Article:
Under the leadership of Nicolas G. Hayek (1928-2010), the Swatch Group achieved worldwide renown as the crown jewel of the watchmaking industry. In the early 1980s, Mr. Hayek led the firm’s recovery from a severe crisis. His decisive leadership was critical to the launch of the Swatch watch in 1983 and subsequently drove the continuous development and improvement of all Swatch Group brands. His innovative strategies also served as important models for the Swiss watchmaking industry as a whole and played a key role in the revival of the industry. The achievements of N.G. Hayek have been widely recognized in Switzerland and beyond, resulting in a number of notable awards, including that of Doctor honoris causa, awarded by the Universities of Neuchâtel and Bologna in 1998. In 2003, he was named Officier de la Légion d’Honneur de France. Nicolas G. Hayek was Chairman and Delegate of the Board of Directors of The Swatch Group Ltd from 1986 to 2010.
In 1998, SMH (Swiss Corporation for Microelectronics and Watchmaking Industries Ltd.), founded by Nicolas G. Hayek in 1983 through the merger Swiss watchmakers ASUAG and SSIH, was renamed The Swatch Group. At the time, both SSIH and ASUAG held a number of well-established Swiss watch brands. ASUAG had been founded in 1931, SSIH a year earlier through the amalgamation of Omega and Tissot. SSIH’s principal objective was to market quality Swiss watches. By taking over companies that produced high-quality movements and a number of lower-end watch brands, SSIH gradually managed to establish a strong position as a Swiss watch manufacturer. ASUAG’s mandate was to maintain, improve and develop the Swiss watch industry. ASUAG also expanded gradually through the purchase of companies that made movement-blanks and a number of finished watch manufacturers that were subsequently brought together under the subsidiary GWC General Watch Co. Ltd.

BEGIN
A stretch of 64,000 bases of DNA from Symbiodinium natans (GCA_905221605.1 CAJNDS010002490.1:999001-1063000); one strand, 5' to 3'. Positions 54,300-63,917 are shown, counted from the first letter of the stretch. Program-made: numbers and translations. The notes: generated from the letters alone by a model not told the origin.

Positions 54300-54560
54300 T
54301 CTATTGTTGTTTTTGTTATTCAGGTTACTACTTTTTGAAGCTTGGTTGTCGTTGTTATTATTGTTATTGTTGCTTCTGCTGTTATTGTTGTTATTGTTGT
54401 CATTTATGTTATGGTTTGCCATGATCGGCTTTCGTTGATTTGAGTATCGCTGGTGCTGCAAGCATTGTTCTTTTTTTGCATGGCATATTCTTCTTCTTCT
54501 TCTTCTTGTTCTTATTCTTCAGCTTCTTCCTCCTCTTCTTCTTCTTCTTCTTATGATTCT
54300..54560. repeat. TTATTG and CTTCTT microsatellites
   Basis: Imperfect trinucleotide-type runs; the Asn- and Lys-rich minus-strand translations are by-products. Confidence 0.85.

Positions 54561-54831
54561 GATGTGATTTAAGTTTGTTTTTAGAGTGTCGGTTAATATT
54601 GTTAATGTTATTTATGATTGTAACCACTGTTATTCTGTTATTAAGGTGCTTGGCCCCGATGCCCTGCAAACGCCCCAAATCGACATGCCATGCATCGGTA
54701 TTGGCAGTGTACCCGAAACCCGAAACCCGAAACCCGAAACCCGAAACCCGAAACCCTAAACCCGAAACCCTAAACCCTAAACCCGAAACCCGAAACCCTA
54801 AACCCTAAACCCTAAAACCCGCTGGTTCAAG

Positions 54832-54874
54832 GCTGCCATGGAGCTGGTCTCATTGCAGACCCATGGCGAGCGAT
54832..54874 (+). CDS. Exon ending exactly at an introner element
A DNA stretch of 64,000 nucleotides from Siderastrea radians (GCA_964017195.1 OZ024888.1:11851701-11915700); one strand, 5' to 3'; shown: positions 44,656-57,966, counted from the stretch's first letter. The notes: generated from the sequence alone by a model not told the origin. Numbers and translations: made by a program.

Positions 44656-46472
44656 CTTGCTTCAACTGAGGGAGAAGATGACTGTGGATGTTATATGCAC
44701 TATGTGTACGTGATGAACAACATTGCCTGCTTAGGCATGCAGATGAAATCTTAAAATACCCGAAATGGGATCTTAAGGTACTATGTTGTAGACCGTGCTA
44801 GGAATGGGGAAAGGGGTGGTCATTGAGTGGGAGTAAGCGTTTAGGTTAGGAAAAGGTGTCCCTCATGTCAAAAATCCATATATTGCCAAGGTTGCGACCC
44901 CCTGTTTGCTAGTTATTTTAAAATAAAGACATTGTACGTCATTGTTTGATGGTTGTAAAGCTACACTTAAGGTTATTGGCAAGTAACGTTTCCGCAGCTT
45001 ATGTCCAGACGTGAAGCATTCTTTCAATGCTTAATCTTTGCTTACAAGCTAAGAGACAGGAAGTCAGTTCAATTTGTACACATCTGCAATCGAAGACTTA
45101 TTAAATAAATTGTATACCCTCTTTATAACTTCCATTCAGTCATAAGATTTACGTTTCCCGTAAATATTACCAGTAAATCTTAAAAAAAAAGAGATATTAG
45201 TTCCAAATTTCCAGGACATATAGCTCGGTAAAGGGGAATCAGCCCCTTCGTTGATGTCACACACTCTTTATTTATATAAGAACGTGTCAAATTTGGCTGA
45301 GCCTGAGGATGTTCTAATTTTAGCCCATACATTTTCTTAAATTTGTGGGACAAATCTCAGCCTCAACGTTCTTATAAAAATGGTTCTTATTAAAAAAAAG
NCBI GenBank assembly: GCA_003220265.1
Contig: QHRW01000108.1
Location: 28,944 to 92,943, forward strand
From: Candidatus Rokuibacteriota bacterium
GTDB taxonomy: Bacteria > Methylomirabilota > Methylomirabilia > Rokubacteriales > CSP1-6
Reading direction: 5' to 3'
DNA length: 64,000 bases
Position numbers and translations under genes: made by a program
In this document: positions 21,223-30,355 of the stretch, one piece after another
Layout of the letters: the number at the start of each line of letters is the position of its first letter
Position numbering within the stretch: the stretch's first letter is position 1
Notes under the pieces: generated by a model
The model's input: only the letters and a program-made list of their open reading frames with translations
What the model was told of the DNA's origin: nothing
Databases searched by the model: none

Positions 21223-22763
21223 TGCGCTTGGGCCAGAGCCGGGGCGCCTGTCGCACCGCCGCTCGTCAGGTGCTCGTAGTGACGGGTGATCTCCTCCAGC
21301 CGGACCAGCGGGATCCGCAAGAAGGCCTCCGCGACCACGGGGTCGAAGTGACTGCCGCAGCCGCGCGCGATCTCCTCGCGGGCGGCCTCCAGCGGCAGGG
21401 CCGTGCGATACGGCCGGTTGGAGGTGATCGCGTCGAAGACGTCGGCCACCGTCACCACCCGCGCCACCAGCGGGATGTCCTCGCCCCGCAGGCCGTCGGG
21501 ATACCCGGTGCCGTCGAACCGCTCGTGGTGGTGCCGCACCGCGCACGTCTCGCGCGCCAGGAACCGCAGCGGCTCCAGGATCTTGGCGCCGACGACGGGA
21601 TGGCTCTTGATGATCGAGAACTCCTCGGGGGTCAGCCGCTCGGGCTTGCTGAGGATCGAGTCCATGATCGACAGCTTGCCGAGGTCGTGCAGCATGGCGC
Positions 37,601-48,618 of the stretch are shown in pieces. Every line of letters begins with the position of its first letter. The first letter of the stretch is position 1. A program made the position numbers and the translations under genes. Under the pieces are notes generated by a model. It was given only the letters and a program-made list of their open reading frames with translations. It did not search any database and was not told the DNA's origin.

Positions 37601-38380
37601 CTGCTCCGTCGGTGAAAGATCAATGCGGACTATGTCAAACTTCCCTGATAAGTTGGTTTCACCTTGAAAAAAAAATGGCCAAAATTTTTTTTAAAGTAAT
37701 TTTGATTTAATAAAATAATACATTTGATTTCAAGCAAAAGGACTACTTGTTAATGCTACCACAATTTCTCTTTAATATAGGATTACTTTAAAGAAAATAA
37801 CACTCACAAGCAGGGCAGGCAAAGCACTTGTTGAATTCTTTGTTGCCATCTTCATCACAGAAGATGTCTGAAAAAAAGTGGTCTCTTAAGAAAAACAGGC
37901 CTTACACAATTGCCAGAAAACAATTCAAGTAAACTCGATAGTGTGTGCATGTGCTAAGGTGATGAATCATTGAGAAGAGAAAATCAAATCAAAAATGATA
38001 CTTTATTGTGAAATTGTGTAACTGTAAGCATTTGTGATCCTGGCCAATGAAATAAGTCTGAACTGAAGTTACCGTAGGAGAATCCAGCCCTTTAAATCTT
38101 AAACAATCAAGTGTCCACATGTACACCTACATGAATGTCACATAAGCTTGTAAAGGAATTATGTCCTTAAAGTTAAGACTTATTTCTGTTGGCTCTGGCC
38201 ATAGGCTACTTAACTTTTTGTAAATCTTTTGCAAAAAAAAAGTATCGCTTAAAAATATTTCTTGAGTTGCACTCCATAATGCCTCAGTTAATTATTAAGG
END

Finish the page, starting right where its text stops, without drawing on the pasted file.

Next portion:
In the 1930s, both ASUAG and SSIH sought to combat the severe economic crisis and ensuing unemployment by means of complementary research and development programs in their respective companies. It proved difficult for both, however, to implement a common industrial policy for the subsidiaries concerned. Following repeated crises in the Swiss watch industry, by the 1970s both ASUAG and SSIH were once again in trouble. Foreign competition, in particular the Japanese watch industry, with its mass production of cheap new electronic products and new technology, was rapidly establishing a strong foothold in the market. Eventually, both ASUAG and SSIH faced liquidation, and foreign competitors were offering to buy prestigious brands such as Omega, Longines, Tissot, and others.
At this point, Nicolas G. Hayek, at the time Chief Executive Officer of Hayek Engineering, received an assignment to develop a strategy for the future of both companies. In 1983, the soon to be renowned Hayek Study recommended a number of measures designed to enable the survival and ultimate recovery of the companies. Critical steps included the merger of ASUAG and SSIH into SMH and the launching of a low-cost, high-tech, artistic and emotional «second watch» – the Swatch. The subsequent implementation of the measures recommended by the Hayek Study, together with the take-over of the majority of shares by the Hayek Pool and the nomination of Nicolas G. Hayek as CEO, successfully created new opportunities and established a new culture. Within five years, the SMH Group was to become the most valuable watchmaker in the world.